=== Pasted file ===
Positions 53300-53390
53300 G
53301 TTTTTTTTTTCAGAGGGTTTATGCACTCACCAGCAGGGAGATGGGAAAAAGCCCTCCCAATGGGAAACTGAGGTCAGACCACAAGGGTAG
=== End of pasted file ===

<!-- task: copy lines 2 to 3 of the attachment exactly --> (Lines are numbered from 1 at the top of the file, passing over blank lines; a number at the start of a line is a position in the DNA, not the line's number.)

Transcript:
53300 G
53301 TTTTTTTTTTCAGAGGGTTTATGCACTCACCAGCAGGGAGATGGGAAAAAGCCCTCCCAATGGGAAACTGAGGTCAGACCACAAGGGTAG